A follow-up to this incident:

Bosnia court indicts six Muslims over fatal bombing (Dec. 17) by Maja Zuvela

SARAJEVO (Reuters) - Bosnia’s state prosecutor on Friday indicted six Bosnian Muslims on terrorism charges over a June bomb attack that killed a policeman and injured several others in the central town of Bugojno.

Police investigators and media said the group were part of the radical Sunni Muslim Wahhabi sect. It has taken root in Bosnia under the influence of Islamic foreigners, some of whom stayed after fighting alongside Bosnian Muslims during the country’s 1992-95 ethnic war.

Haris Causevic, 26, Adnan Haracic, 23, and Naser Palislamovic, 36, are charged with “committing a terrorist attack aimed at seriously intimidating the population, coercing the police and destabilising the country’s political, constitutional and social structure,” the prosecutor’s office in Sarajevo said.

It added that the three planned to attack the Bugojno police station “in a premeditated attempt to kill several individuals and cause material damage, knowing that many policemen would be in the building to provide security for a religious event on June 27″.

Tens of thousands of Muslims visited the nearby religious shrine Ajvatovica on Mount Prusac that day to pray during a pilgrimage, seen as the biggest for Muslims in Europe.

The remaining three indictees, Emin Osmanagic, 27, Haris Spago, 40, and Nedzad Kesko, 37, are charged with helping the suspected perpetrators carry out the attack.

The bombing, one of the most serious security incidents in the Balkan country since the war ended, occurred outside a police station, leaving a large crater in its wall and causing damage up to about 300 metres from the site.

Police have recently stepped up efforts to curtail small but vocal Wahhabi groups. In February they raided a community in the northern village of Gornja Maoca and arrested several men whom authorities accuse of trying to destabilise the fragile country.

The prosecutor proposed extending the detention of the six to prevent them from fleeing the country, intimidating the probe or hiding evidence, as well as from influencing witnesses and potential accomplices or committing other criminal acts.

The fight against terrorism and organised crime were key requirements for visa-free travel for Bosnians to the European Union, which started on Thursday, and remains a condition for closer ties with the bloc.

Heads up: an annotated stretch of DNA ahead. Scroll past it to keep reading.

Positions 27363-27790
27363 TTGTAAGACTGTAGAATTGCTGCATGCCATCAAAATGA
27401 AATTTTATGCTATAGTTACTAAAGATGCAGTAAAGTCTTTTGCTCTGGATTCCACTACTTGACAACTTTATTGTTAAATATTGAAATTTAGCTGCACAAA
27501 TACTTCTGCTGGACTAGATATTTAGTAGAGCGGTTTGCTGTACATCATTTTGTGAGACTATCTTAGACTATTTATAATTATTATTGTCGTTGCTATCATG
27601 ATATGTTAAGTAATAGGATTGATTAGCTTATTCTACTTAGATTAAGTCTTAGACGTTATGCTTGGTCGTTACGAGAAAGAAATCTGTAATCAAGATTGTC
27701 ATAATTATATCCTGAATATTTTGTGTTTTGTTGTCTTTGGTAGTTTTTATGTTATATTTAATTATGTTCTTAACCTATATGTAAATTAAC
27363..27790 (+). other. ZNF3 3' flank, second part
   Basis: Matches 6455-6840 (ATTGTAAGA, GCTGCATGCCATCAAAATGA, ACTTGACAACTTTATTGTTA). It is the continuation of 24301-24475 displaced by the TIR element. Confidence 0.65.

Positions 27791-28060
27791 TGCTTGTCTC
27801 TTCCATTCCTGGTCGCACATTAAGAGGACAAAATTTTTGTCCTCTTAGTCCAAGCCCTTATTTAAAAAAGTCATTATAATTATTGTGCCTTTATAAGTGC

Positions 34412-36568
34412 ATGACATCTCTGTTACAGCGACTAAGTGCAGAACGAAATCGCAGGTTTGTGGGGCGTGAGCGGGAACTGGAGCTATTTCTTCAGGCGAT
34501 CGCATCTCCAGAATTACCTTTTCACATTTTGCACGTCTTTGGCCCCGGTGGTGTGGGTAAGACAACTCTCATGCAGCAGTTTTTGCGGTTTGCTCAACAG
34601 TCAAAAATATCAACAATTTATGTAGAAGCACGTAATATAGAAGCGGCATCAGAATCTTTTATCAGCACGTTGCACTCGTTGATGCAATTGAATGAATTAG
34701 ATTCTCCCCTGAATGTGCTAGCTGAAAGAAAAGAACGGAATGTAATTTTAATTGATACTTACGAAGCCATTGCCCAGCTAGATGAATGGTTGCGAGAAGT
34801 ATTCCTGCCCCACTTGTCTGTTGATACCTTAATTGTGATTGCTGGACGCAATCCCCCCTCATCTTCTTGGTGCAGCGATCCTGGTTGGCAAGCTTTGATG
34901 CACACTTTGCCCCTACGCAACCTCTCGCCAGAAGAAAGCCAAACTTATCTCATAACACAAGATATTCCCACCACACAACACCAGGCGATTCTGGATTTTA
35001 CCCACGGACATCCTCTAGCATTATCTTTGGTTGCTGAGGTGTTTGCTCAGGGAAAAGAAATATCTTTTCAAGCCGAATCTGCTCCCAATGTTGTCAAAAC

Well that explains the indictments, then!

As for the visa-free travel that has now been allowed for Albanian and Bosnian citizens after much political pressure and criticism of the EU for excluding (I wonder why?) those two particular Balkan countries last year while including Serbs, Macedonians and Montenegrins: Good luck, Europe! Just hope for the best.

Bosnians, Albanians rush to get visa-free passport

By Rusmir Smajilhodzic and Briseida Mema (AFP) – 13 Nov 2010

SARAJEVO — Thousands of Albanians and Bosnians have been rushing to get biometric passports since the EU’s decision to lift visas restrictions for their countries, opening access to most of western Europe.

“We have been imprisoned for so long, because Bosnia was the largest prison in Europe,” said Amir Ramic, preparing to wait for hours in front of a police station in Sarajevo to apply for his biometric passport.

The 37-year-old waiter plans to celebrate the New Year with his brother who has emigrated to Sweden as the document will allow him to travel throughout the 25-nation Schengen zone from mid-December.

On Monday the European Union approved a visa-free regime for Bosnians and Albanians who want to travel to the Schengen zone countries.

But they will need a biometric passport for the trip, which is restricted to a maximum three-month stay.

“This is the best news since the end of the war,” said Ramic, referring to the conflict that devastated Bosnia between 1992 and 1995.

In Sarajevo, the local police stations which issue the passports have been swamped with would-be travellers.

“If this continues, we will hire more staff next week. It can not go on like this any more,” police official Dusan Popovic told AFP.

According to him, from an average of around a hundred demands for passports per day in September, police were now struggling with five times that number since the EU decision to waive the visas.

“This is the best thing that has happend in 20 years,” said Rifat Selimovic, a 27-year old mechanic.

As a child, he said, he had lived for seven years in Germany, where his family had fled during the war, and he regretted their having returned to Bosnia. He would not however, use his new travel freedom to try to settle in Germany or another EU state, he said.

“I have a family and I live here,” he said cheerfully.

“But the first thing I will do is to go and watch a Champions League match in Germany,” he added.

In Banja Luka meanwhile, the capital of the Serb-run entity in Bosnia, the number of requests for passports had doubled, said officials.

“I have a boyfriend in Italy,” said 24-year-old Radenka who did not want to give her second name.

“Until now I was unable to visit him. I hope that I will go often now. We will get married and I will stay to live there. There is no future here.”

Albania experienced a similar rush on new passports.

Before the EU’s decision, an average of 3,500 biometric passports were issued every day, deputy interior minister Fedrinand Poni told AFP.

“Since the visa liberalisation was announced, more than 6,000 people now submit a demand” for a new passport each day, he added.

Almost 800,000 Albanians live in Greece and there is a Greek minority in southern Albania.
Before the visa system was relaxed, some Albanians even took on Greek sounding names to facilitate their entry into their neighbouring country, a longstanding EU member. […]